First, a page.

‘It has felt like a house under siege’

 

My piece published in the Church Times, 1 June:

Abigail Frymann Rouch speaks to clergy victims of stalking, and asks whether enough is being done to support them

IT WAS trauma that brought the Revd Graham Sawyer into closer contact with one of his female parishioners: she witnessed her husband killing himself, in front of their children.

“I then exercised the pastoral care that would be expected of any priest,” he recalls. “Unfortunately, she became very dependent on me, and it became a sort of infatuated obsession. . . Her demands on me became impossible for me to meet, which gave her a pseudo-legitimacy to turn her obsession into hate.”

Continue reading “‘It has felt like a house under siege’”

Barry Humphries, the Nazis and the revealing generation gap

Every so often you start on a project believing to be about one thing, and end up miles past your original destination having discovered a totally different story. I had that pleasure when I saw advertised a programme of music that had been banned by the Nazis. Continue reading “Barry Humphries, the Nazis and the revealing generation gap”

The real culprit in the Rudd deportations scandal

So Amber Rudd has resigned, saying she had “inadvertently misled” MPs over whether she knew the Home Office set targets for deportations of illegal immigrants. Cue unusually widespread outrage. This could only have happened right after the Windrush scandal had come to light. Thanks to the diligent reporting of the Guardian, alarming stories emerged of long-term tax-paying, law-abiding, UK residents being treated like illegal immigrants: facing eviction; withdrawal of benefits, eligibility to work or NHS access; and being threatened with forced returns to countries they had not lived in for decades.

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The man wearing this rather striking top was a Kurd I met at the camp at Dunkirk shortly before it burnt down last year. He was hoping to reach Dover by hiding in a lorry. But using ‘migrant’ as a general term fails to distinguish between legal and illegal arrivals, and the many reasons behind them

Theresa May said yesterday that regarding illegal immigrants, the Government was “responding to the need that people see for the Government to deal with illegal immigration”. Her “hostile environment” comment followed an election pledge to reduce net immigration to the “tens of thousands” annually – that was not an example of her going out on a limb, but formed part of her party’s manifesto in 2010 and again in 2015.

Former home secretary Ken Clarke on yesterday’s BBC Radio 4’s World at One [13’07”] said: “There are hundreds of thousands of people here who get smuggled in on lorries or overstay their visitors’ visas and work in the black economy, get sent to prison sometimes, and still don’t leave. The Home Office doesn’t talk very much about the illegals that we have, mainly from the Middle East, some from the Sub-continent and a lot from Africa, and to persuade ordinary, sensible, civilised people that we do have some control, you need to tackle that.”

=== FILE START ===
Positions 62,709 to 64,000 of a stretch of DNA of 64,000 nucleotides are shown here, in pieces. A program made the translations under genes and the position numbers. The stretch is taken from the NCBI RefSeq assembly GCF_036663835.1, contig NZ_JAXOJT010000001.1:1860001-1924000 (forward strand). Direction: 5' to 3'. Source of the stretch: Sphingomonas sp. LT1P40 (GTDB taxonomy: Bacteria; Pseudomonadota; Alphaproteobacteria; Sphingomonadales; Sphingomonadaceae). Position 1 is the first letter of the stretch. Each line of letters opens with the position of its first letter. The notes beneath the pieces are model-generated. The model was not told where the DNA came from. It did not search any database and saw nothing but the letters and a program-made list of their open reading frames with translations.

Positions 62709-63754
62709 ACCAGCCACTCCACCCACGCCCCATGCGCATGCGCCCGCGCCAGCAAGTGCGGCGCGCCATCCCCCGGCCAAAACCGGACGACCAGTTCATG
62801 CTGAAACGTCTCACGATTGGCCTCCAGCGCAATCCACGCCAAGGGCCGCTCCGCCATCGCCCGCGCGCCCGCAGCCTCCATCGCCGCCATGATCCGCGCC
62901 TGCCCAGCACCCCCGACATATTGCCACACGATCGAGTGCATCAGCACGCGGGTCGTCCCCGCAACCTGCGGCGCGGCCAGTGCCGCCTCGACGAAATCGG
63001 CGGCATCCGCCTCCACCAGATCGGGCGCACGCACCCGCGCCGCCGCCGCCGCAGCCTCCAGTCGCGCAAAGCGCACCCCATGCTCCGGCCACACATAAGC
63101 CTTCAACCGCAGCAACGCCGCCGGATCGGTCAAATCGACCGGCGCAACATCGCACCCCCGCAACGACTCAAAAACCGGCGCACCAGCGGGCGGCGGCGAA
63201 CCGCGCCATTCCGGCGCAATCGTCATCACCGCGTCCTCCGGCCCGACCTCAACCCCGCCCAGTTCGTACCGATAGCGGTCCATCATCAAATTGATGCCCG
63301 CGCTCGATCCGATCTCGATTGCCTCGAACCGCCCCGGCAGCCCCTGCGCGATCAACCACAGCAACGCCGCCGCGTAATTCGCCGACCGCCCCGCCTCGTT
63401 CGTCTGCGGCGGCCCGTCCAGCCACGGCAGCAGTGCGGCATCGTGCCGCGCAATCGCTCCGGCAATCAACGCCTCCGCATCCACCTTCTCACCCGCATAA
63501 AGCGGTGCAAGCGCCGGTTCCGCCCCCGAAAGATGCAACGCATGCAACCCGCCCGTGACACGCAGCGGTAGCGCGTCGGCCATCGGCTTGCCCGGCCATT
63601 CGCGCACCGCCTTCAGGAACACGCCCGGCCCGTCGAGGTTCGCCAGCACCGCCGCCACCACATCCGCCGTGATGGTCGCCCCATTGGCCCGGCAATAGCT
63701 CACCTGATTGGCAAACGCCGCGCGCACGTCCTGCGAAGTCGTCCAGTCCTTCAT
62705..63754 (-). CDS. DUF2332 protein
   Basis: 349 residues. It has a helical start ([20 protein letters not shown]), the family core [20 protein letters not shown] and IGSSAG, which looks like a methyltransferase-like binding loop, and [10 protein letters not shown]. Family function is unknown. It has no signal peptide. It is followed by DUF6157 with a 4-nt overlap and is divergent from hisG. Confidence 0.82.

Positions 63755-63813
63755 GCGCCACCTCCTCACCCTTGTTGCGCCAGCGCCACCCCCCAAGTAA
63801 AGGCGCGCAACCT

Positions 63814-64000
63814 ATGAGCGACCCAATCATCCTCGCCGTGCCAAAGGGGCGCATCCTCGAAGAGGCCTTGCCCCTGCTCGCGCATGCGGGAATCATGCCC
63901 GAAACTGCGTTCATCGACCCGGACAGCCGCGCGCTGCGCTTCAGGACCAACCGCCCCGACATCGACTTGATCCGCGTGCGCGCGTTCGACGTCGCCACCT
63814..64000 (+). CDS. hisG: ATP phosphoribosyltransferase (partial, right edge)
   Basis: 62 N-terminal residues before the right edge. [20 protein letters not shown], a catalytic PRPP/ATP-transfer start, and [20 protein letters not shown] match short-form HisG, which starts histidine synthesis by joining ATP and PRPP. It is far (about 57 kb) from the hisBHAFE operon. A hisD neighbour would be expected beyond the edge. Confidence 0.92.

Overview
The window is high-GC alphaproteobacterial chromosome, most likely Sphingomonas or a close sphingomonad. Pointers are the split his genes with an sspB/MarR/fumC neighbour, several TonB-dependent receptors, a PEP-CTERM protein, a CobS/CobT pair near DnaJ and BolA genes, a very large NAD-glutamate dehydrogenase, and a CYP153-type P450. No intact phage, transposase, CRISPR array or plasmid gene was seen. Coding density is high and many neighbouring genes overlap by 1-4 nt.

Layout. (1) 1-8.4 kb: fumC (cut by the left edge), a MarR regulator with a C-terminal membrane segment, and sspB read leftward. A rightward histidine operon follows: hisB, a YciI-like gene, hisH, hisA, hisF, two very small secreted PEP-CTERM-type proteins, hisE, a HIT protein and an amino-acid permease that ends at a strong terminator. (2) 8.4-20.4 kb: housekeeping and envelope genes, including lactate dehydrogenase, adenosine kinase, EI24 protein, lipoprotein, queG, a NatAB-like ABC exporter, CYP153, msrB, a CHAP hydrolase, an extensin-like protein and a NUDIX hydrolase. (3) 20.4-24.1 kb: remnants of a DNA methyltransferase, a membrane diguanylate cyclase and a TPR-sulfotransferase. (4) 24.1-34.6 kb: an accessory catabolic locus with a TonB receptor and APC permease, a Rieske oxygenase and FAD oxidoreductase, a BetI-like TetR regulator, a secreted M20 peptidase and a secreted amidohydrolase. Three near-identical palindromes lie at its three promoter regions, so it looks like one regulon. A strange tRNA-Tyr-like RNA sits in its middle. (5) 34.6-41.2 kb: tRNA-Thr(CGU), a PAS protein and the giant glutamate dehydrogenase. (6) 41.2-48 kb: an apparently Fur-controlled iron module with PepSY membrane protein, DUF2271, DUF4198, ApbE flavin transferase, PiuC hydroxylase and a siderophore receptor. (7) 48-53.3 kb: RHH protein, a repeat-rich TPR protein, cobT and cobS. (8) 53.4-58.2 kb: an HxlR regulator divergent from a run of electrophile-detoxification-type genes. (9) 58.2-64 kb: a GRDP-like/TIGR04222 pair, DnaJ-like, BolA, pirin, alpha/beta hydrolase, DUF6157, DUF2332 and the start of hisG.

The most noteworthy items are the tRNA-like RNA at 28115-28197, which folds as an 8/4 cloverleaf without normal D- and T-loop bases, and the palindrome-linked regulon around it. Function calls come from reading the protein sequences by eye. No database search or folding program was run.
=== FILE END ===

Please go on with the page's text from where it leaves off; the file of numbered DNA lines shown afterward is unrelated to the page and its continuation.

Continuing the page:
What if Rudd had done more to explain that last week, albeit with more temperate language and precise figures, and making the distinction between the various categories, instead of trying to deny that there were targets for deportation?

Certainly, the usually anti-immigrant parts of the press made that distinction, expressing outrage at the appallingly unjust treatment of Windrush citizens.

Last night Tory MP Oliver Letwin, grandson of refugees, told BBC Newsnight that politicians had for decades downplayed the benefits that migrants bring to this country.

What is the reason that successive governments have instead pledged to reduce (totally legal) immigration – and then not done so? At the most mercenary level, because they appreciate the economic argument for migrants’ labour and skills, given our own ageing population, skills gaps, low birth rate and so on.

A positive legacy from last week, as Sajid Javid takes over from Rudd, would be a more nuanced public discourse on immigration that includes the humanising and informative distinctions of who, when and why. Ken Clarke’s breakdown didn’t give the full spectrum of why people come here: work, study, family, or to claim asylum because of war or persecution – or that some people who are trafficked may be victims of modern slavery in need of rescue, not arrest.

Anti-migration pledges have long felt like crowd-pleasers – and that’s just it. Why have politicians made such pledges? Because that’s what they think will tickle voters’ ears. Why do right-wing tabloids put negative stories about migrants on their front pages? Because that’s what they think their readers want to read. So the villain of the piece is not Amber Rudd, or even Theresa May before her. Politicians were doing what they believed a substantial chunk of the electorate wanted, and this, whether we like the result or not, is what it looked like.

Top photos via Wikipedia 

Easter cards, Crucified Stormtrooper and the Watership Down takeover 

Given that Holy Week and Easter are about many superlative things – the heights of divine grace, the depths of human betrayal and cruelty – I will resist the urge to join in with making it a time of moaning (Easter eggs not having the word Easter on them etc.)

But I will indulge in a little tale of my search for tasteful, meaningful Easter cards. I have got to that stage in life where Easter cards seem like a good idea. Continue reading “Easter cards, Crucified Stormtrooper and the Watership Down takeover “